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Battle Company: Korengal (2014) Movie Review

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The Film
Sebastian Junger is a journalist who has been around and seen it all. Now he’s back with a new documentary called Battle Company: Korengal.

Junger first popped into the national conscious with his book The Perfect Storm, a true story about a group of fishermen who encountered a massive storm in the North Atlantic ocean. It was turned into a hit movie starring George Clooney and Mark Wahlberg. Junger then turned his focus into covering war zones and became more famous for being in the trenches with soldiers in Afghanistan. In 2009, Junger, along with Tim Hetherington, made a documentary called Restrepo. They both spent a year with one platoon in the Korengal Valley and turned their footage into this documentary, which was nominated for an Academy Award for Best Documentary.

Some of the footage, left over from Restrepo, now makes it into the new documentary Battle Company: Korengal. Just like Restrepo, the story is about U.S. Military platoons stationed in Afghanistan’s Korengal Valley, also known as the “valley of death”. It’s a valley of mountains, cliffs, trees, hilltops – enough camouflage to disguise the enemy they were sent there to fight against — the Taliban. The Korengal Valley was a highway for Taliban activity, so thus it was important for the U.S. Military to prevent the Taliban from supplying their networks with weapons and supplies.

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In this 90-minute documentary we meet the soldiers. Not one soldier stands out, they are all what you would expect from a military team facing almost certain death at their doorstep, which is a makeshift small military compound with very cramped quarters containing bunk beds, with running water and electricity (important for computer use). They are young, mostly white guys sent their to fulfill a mission. They live in a camp called Restrepo, which was named after a combat medic, Juan Restrepo, after he was killed in action.

The men, belonging both to the Second Platoon, B Company, 2nd Battalion, 503rd Infantry Regiment and the 173rd Airborne Brigade Combat Team of the U.S. Army have been assigned this post for over one year, and they’re there in four seasons. For ten months, both Junger and Hetherington embedded themselves with them at Restrepo to capture their lives and activities. The soldiers have lots of down time, and during this time they are extremely bored. The only highlights for them are when they get to actually shoot against the enemy, as well as their occasional trips into the villages to meet the village elders, whom they are skeptical whether they can or cannot trust, meanwhile the Taliban could be hiding anywhere.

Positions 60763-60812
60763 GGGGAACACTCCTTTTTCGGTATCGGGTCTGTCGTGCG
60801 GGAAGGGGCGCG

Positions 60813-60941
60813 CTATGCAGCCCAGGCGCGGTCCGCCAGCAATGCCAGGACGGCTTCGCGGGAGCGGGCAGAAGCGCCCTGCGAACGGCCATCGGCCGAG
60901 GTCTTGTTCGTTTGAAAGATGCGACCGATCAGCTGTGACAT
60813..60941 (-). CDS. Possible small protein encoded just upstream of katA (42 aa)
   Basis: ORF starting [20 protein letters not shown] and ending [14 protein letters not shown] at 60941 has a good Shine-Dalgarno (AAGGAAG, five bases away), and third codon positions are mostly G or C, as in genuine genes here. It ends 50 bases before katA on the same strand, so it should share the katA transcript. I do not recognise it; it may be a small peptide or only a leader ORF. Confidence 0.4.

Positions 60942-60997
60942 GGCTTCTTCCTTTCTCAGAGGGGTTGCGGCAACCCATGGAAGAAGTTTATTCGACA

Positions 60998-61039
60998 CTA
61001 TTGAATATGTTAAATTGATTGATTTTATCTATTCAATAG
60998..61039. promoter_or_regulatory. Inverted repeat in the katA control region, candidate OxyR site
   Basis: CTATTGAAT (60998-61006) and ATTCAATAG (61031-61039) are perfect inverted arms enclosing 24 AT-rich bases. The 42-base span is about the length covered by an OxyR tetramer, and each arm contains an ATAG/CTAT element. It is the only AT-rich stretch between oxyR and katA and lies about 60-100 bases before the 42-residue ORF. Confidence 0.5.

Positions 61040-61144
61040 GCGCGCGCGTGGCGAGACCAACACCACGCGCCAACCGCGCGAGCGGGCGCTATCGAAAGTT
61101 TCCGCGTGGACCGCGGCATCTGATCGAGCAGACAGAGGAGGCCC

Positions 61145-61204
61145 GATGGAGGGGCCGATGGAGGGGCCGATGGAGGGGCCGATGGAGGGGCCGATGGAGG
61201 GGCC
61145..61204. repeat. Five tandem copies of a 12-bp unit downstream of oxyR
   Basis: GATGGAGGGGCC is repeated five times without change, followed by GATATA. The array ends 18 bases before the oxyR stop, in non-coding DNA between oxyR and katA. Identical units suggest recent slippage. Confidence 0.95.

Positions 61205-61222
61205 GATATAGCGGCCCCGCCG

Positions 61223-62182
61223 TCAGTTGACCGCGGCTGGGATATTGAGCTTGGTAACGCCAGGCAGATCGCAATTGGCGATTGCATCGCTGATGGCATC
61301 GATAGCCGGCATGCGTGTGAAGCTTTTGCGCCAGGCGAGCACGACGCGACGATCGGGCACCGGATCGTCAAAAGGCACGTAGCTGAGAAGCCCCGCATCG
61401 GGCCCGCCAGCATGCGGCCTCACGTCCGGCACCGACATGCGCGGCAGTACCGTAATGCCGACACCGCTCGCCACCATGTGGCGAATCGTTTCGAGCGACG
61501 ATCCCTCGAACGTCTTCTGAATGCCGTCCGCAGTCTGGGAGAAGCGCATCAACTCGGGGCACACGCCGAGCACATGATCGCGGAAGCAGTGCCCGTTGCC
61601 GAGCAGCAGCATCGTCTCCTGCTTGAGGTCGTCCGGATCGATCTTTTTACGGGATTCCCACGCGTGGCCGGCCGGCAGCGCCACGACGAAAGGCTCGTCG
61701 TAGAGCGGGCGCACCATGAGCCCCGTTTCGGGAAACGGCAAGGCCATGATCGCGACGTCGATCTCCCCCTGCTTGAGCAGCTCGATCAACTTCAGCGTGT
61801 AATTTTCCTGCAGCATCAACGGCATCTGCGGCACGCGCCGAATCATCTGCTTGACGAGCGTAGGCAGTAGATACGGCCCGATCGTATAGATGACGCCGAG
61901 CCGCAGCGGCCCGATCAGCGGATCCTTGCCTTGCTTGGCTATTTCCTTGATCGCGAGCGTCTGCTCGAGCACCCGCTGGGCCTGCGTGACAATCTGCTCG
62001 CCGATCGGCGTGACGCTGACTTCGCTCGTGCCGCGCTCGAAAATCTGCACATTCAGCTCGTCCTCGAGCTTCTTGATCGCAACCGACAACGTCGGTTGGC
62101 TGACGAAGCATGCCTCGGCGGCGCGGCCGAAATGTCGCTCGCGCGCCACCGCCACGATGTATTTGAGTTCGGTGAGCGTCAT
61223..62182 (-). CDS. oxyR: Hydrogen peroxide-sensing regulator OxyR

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One soldier memorably says that in Korengal — “bad guys come to you, you don’t go to them.” Another soldier tells the camera that his mother told him to join the army, yet he still questions why he’s there. Another soldier, one of the few black men, says that being black is still not acceptable in the military, he says that he feels some of the guys still don’t accept him as one of their own because of the color of his skin. But what is said the most throughout the documentary is how they all watch out for each other, they consider each other like brothers. And alas, this is all we get from the documentary. There are no new revelations, nothing that we’ve not seen before, and fortunately, none of the soldiers were killed or hurt during the making of Battle Company: Korengal. So what was the point of making this in the first place? Because the filmmakers had leftover footage from Restrepo that they felt could be used to make another documentary, exploring more of the soldiers’ lives at Restrepo,  and focusing less (if not at all) on the war side of the story. Unfortunately, this makes for an uninteresting documentary. Sadly, Hetherington, who shot a lot of this footage, was killed in 2011 while covering the Libyan War. Battle Company: Korengal is a last tribute to the work that he produced in his short life. He died at the age of 40.

Movie Rating:

[Rating:2.5/5]


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